Next, download these programs.
Save them on a CD or something, we will need them immediately after reformatting. Do not skip this step!

  • SP2 can be downloaded here. Safe this file to a CD. If you are on dialup and this download is unbearably large, you can get a free copy from Microsoft here. The downside is that it will take awhile for the CD to get there.
  • A firewall. There are many good ones out there, If you don't know of a good one to get, I personally suggest either Zone Alarms or Sygate Firewall
  • The latest drivers for your computer (optional). Drivers allow Windows to use your hardware in the most effective manner. IF you need help finding what drivers you need, go to start->run->msinfo32.exe and that will tell you what hardware you have. Then go to the appropriate hardware vendor's website and download the correct drivers.
  • A imaging software (VERY optional). Reformatting is a pain in the but isn't it... If you have a drive imaging software, you can literally take snapshots of your hard drive, and if something screws up, you can roll back the state of your hard drive to an earlier time. Two of the most popular drive imaging sofware utilities are Acronis True Image and Norton Ghost. Neither of these products are free, but they are well worth it in my opinion.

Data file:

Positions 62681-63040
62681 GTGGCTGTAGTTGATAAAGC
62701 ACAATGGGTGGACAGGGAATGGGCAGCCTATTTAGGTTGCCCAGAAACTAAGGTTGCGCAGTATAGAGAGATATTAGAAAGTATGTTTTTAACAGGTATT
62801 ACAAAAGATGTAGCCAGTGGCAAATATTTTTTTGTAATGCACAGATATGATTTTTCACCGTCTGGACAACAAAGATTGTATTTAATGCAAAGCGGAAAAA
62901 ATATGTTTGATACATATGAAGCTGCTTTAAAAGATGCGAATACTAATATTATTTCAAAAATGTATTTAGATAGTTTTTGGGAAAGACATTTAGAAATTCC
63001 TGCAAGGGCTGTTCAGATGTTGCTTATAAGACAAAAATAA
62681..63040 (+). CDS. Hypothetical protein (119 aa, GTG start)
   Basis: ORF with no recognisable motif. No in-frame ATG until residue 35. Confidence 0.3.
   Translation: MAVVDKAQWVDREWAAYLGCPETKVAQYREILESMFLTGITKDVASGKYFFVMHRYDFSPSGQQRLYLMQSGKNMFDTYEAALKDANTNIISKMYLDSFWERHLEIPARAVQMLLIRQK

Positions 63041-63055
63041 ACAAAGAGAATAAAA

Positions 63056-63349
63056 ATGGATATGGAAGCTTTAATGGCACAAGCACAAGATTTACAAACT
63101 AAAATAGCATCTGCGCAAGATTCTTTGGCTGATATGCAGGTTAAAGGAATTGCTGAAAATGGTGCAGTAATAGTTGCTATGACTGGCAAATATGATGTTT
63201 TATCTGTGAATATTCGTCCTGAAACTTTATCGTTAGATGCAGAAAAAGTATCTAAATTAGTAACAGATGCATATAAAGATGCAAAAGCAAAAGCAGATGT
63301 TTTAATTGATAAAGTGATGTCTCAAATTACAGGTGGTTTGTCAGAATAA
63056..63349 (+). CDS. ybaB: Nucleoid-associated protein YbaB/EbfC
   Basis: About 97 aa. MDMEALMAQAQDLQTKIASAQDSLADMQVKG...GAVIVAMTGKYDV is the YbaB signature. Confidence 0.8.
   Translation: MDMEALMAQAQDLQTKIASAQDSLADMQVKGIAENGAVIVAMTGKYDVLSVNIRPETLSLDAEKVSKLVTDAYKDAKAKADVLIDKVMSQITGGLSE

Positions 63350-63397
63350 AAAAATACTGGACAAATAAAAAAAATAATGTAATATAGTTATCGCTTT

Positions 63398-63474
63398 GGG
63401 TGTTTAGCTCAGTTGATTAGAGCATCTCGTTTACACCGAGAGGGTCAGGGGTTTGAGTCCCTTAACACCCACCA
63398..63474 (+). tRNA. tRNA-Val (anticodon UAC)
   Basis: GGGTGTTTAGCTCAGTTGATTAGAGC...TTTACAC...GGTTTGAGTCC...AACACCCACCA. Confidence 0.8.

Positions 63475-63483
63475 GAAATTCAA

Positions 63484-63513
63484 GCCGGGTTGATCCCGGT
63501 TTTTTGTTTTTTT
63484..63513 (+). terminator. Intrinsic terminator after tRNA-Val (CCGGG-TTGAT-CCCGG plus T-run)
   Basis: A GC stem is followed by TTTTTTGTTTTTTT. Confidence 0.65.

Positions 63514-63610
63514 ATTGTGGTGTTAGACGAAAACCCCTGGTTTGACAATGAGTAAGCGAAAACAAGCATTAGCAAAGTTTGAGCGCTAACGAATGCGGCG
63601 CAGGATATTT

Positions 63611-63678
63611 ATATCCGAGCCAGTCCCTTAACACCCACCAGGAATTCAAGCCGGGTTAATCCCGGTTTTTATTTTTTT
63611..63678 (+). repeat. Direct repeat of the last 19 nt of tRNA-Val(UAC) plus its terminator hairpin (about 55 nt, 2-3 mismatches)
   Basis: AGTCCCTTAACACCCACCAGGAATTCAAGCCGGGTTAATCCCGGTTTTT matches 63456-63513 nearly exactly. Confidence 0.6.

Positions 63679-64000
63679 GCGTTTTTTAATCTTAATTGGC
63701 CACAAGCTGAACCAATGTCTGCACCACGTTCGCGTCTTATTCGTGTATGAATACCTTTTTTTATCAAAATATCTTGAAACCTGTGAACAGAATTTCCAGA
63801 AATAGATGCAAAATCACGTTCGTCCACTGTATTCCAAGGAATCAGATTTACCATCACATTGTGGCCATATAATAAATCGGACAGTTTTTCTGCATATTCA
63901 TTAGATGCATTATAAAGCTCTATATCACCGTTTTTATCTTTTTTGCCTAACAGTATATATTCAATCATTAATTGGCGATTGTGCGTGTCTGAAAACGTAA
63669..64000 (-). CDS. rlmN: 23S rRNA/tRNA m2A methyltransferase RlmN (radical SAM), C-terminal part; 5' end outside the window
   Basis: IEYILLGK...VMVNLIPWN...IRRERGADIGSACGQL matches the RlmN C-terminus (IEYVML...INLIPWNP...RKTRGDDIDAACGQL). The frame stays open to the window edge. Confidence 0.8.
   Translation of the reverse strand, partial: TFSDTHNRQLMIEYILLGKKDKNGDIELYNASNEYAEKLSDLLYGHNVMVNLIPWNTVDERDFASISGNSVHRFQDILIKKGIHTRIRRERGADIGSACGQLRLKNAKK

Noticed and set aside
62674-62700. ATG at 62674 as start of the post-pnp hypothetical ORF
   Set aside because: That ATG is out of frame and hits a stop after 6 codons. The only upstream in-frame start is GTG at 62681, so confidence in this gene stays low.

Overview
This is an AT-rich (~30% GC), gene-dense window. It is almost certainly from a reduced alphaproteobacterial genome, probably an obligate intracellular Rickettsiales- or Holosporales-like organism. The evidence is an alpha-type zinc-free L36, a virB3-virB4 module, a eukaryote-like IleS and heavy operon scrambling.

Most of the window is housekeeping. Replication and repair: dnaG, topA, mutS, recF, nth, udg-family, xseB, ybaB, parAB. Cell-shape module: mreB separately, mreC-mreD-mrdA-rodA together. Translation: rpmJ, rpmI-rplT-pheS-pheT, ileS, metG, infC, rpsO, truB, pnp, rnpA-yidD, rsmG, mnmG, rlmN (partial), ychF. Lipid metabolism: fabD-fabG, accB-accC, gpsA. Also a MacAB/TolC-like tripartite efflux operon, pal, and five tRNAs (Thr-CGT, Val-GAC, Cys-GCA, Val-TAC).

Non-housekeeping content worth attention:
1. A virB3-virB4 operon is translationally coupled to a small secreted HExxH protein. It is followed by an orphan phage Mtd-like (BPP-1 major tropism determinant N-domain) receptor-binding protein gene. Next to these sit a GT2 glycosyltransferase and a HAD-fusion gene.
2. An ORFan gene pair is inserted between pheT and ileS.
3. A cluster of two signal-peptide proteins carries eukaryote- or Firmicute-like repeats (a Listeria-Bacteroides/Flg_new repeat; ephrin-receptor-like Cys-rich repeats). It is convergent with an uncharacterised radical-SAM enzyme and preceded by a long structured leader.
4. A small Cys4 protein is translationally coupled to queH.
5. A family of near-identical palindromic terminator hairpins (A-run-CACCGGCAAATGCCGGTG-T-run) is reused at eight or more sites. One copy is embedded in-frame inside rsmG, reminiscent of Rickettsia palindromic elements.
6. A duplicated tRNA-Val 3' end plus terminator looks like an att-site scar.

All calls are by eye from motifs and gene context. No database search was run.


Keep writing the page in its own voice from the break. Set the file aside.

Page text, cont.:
Checking the hard drive
Please go to start->run->diskmgmt.msc
you should see something like this:
Highlight Disk 0 like I have done. Then you will see one or more partitions on the top half. Make a note of the size of the drive. Very important: Look and see if there's a hidden 'recovery' partition on your hard drive. If so, STOP!! because you will need to follow different instructions on how to reformat correctly.

Let's Reformat!

  1. while your computer is still on, put in the XP cd
  2. Turn off your computer
  3. Turn on your computer. Your computer should go through a black and white screen called POST. Then one of 2 things will happen.
    You will either get a message like this:
    "press any key to boot off the CD"

    or your computer will boot windows normally. If you get that first screen, quickly! press a key, and boot off the cd. If you DON'T get that screen, reboot your computer, and continually press the f12 key. You should get an option screen. Use the arrow keys to highlight your CD drive, and then hit ok.

  4. If everything goes well, you should get a blue screen with white letters. Windows will load from the cd. This takes awhile. Once it is loaded, you will see this screen:
  5. Hit the Enter Button.
  6. You will then be presented with a EULA. Press f8 to agree to the EULA
  7. Unless your previous windows version is really screwed up, you will get a screen like this

    Press the ESC Key

  8. Next you will get a screen similar to this: